Musically, nothing was off limits for ‘Euphoria Morning’, the first solo album by Chris Cornell, and one of the singer’s finest moments.
Superficially, Chris Cornell’s solo debut album, Euphoria Morning (later reissued as Euphoria Mourning), ticked all the important boxes. Widely accepted as an artistic triumph by the critics, it peaked inside the Top 20 of the Billboard 200 and its signature single, ‘Can’t Change Me’, received a Grammy nomination. Yet the album’s slow-burning success belied the fact that its creation was a cathartic experience for the former Soundgarden vocalist.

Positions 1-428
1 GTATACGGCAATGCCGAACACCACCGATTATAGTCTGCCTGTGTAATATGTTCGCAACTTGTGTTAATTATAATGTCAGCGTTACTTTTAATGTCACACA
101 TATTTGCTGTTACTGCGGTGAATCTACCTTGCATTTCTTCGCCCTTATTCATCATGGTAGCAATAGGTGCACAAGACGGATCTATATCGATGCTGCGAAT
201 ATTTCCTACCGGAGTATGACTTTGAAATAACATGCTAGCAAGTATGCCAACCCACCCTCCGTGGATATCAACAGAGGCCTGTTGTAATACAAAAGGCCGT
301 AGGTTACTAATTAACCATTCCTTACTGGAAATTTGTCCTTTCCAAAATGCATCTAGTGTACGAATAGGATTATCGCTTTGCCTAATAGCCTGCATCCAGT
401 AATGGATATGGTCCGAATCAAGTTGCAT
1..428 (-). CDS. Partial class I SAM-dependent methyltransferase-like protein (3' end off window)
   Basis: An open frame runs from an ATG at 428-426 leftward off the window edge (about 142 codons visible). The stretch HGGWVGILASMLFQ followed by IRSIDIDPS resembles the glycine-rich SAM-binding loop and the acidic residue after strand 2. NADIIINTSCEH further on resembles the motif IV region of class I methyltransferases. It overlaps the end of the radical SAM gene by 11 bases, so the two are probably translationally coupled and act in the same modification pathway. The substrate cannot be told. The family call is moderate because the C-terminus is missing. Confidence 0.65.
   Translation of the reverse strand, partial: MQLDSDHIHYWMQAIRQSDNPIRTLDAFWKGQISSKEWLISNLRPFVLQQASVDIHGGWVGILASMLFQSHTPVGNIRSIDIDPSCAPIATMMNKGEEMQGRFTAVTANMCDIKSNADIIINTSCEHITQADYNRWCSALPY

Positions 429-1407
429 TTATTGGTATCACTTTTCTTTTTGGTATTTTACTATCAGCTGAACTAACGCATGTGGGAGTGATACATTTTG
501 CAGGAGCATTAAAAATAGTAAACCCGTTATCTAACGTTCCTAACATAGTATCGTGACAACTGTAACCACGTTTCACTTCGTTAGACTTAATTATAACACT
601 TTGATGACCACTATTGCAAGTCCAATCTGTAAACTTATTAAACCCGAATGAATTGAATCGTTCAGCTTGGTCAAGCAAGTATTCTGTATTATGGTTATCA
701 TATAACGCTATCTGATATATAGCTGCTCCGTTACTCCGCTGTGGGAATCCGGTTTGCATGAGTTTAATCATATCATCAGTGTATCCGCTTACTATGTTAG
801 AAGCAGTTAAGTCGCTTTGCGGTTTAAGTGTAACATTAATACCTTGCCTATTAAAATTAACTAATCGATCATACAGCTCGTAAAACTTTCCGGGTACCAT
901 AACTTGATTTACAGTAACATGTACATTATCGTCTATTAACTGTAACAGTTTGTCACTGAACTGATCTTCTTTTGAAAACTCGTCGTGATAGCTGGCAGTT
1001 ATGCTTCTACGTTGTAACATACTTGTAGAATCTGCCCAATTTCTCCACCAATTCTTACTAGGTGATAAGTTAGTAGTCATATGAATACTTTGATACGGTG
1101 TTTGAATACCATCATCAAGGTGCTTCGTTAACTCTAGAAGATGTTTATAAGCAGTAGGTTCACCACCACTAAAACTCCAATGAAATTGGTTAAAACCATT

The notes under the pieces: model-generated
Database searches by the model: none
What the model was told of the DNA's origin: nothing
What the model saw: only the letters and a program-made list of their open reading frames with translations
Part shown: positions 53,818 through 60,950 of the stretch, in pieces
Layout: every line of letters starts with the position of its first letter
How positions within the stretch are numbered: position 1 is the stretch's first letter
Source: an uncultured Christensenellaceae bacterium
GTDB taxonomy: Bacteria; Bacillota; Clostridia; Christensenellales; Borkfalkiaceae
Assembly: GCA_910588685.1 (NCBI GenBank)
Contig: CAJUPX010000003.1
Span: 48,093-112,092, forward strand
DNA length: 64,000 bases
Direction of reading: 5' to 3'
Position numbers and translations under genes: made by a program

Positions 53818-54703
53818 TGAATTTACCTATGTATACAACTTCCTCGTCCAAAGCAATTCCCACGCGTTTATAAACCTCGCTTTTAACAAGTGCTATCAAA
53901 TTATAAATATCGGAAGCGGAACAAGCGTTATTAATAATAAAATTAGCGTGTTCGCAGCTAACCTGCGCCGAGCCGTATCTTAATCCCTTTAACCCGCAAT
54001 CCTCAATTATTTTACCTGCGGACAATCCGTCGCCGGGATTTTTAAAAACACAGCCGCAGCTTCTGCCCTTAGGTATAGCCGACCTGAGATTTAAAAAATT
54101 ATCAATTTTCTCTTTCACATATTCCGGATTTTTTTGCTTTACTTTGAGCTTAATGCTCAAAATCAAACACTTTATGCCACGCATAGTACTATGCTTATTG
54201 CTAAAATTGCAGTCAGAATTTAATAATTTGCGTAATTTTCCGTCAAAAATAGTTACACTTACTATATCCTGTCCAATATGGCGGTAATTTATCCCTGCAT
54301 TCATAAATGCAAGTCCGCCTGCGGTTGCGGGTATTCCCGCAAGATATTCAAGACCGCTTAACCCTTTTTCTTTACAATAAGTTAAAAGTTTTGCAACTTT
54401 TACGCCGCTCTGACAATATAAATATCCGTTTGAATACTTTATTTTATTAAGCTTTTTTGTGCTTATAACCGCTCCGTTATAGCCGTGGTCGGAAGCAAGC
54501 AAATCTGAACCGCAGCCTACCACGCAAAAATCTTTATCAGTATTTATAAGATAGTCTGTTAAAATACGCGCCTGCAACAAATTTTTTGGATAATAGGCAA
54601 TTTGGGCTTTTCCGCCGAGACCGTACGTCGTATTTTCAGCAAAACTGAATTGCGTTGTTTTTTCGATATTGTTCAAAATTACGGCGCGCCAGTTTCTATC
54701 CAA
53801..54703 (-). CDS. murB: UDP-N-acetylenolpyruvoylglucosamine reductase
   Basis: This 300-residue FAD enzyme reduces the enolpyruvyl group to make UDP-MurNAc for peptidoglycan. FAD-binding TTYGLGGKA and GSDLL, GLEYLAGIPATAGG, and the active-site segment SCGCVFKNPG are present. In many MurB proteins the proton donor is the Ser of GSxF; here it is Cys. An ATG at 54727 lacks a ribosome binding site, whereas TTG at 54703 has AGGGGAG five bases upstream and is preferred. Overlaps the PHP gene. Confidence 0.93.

Having fronted that band for a decade, Cornell had been in the eye of the hurricane when grunge made his Seattle hometown the coolest city on the planet during the early 90s. Soundgarden’s landmark fourth album, 1994’s Superunknown, sold over nine million copies worldwide and skyrocketed the group to stardom. A sprawling and introverted affair, their fifth album, Down On The Upside, had plenty to recommend it, but didn’t have the impact of its predecessor. After a gruelling world tour in support of the album, exhaustion and internal strife led to Cornell and company announcing their split in the spring of 1997.